First use of creatine hydrochloride in premanifest Huntington disease
Huntington disease is a devastating autosomal dominant neurodegenerative disorder that typically manifests between ages 30 and 50 years. Promising high-dose creatine monophosphate trials have been limited by patient tolerance. This is the first report of use of creatine hydrochloride in two premanifest Huntington disease patients, with excellent tolerability over more than 2 years of use.
A 33-year-old patient in our general practice carried the autosomal dominant gene for Huntington disease (HD). The abnormal number of cytosine-adenine-guanine triplet repeats in the huntingtin gene she carried meant she would eventually become symptomatic for this dreadful disease.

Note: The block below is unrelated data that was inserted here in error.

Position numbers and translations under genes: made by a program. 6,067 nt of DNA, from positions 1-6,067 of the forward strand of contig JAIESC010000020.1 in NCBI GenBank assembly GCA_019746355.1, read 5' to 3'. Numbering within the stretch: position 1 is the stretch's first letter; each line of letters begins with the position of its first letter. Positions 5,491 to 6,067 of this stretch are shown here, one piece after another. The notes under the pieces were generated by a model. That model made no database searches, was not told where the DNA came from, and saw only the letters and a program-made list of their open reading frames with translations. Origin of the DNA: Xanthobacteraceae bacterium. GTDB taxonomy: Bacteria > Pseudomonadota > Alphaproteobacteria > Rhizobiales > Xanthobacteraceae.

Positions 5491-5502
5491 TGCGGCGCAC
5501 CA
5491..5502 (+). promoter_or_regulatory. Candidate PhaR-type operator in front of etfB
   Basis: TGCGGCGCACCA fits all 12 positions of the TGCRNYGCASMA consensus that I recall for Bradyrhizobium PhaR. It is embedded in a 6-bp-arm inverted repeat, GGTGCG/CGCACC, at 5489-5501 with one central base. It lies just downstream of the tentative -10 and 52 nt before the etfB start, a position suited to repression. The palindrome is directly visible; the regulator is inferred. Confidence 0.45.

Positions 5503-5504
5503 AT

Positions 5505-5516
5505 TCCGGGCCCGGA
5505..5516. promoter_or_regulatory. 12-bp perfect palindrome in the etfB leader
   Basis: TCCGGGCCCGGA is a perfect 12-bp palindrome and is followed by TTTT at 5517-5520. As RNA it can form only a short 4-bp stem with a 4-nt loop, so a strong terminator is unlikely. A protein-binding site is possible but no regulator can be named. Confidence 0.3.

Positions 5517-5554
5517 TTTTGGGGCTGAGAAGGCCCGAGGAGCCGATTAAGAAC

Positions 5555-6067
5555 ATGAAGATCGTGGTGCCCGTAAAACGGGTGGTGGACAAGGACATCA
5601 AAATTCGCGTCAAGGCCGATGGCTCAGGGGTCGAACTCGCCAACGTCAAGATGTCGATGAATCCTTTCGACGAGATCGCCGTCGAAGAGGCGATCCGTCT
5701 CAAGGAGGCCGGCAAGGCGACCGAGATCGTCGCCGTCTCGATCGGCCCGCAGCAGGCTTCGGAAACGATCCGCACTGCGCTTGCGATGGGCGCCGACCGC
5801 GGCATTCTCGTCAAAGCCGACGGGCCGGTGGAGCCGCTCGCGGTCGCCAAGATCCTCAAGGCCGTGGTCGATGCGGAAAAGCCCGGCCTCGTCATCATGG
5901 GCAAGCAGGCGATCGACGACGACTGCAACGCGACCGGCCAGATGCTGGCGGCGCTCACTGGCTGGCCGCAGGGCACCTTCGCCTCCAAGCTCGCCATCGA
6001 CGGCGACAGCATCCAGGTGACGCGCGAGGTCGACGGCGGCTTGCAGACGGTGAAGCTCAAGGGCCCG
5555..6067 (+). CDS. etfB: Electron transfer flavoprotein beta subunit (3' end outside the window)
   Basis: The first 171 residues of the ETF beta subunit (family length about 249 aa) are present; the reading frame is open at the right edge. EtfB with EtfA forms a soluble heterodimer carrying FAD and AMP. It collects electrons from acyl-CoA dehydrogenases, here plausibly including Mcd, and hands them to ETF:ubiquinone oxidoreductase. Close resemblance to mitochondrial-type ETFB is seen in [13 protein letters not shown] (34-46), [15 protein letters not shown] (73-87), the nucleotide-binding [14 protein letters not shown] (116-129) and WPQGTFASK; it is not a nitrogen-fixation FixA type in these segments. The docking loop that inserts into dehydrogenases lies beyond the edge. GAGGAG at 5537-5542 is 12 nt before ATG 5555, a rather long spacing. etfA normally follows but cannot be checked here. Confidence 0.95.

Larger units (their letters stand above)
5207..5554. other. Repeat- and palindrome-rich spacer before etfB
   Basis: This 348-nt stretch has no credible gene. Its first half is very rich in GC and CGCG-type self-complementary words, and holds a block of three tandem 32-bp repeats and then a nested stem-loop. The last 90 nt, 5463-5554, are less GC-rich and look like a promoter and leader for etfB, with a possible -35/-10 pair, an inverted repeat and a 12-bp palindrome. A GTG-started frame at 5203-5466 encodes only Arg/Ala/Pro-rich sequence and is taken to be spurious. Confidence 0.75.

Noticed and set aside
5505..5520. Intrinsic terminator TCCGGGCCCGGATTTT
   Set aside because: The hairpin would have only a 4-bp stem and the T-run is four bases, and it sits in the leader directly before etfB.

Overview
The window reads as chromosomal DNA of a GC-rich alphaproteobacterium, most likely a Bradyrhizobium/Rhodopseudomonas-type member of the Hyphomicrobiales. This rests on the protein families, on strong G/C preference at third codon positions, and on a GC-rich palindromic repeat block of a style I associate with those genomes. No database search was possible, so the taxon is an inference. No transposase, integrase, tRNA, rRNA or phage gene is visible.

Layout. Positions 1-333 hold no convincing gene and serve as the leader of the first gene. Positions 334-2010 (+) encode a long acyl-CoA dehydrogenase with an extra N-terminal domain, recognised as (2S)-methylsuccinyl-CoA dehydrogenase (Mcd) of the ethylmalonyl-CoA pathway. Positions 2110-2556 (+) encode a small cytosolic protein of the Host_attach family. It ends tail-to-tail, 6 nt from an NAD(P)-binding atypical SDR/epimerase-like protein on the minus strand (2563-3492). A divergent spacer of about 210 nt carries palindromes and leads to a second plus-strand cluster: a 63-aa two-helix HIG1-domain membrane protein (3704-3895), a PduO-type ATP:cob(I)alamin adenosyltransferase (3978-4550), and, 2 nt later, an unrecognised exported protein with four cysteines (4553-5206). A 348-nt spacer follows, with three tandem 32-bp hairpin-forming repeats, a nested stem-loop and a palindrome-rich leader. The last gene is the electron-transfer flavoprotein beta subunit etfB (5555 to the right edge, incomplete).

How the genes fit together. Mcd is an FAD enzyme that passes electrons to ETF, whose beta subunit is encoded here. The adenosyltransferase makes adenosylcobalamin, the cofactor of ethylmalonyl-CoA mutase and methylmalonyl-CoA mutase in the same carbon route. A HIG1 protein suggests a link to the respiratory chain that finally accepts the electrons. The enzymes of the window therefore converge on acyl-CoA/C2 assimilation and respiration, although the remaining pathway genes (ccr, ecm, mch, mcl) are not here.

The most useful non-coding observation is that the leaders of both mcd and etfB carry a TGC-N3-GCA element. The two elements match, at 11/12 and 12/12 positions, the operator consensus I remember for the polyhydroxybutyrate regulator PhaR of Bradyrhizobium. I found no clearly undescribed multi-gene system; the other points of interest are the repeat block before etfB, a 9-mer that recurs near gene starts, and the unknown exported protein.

The patient requested information regarding potential treatments, as she had become aware of clinical trials for HD and of compounds used by patients with HD. A neurologist had previously recommended a healthy diet, exercise, avoiding excessive toxins (such as alcohol), social enrichment and cognitive stimulation, which together may modestly slow clinical disease progression and improve quality of life.1 She had used preimplantation genetic diagnosis during her pregnancies but preferred otherwise not to focus on her condition. She understood that there were no proven therapies for this incurable condition and did not want to attend HD clinics. She was asymptomatic.
At her request, I searched…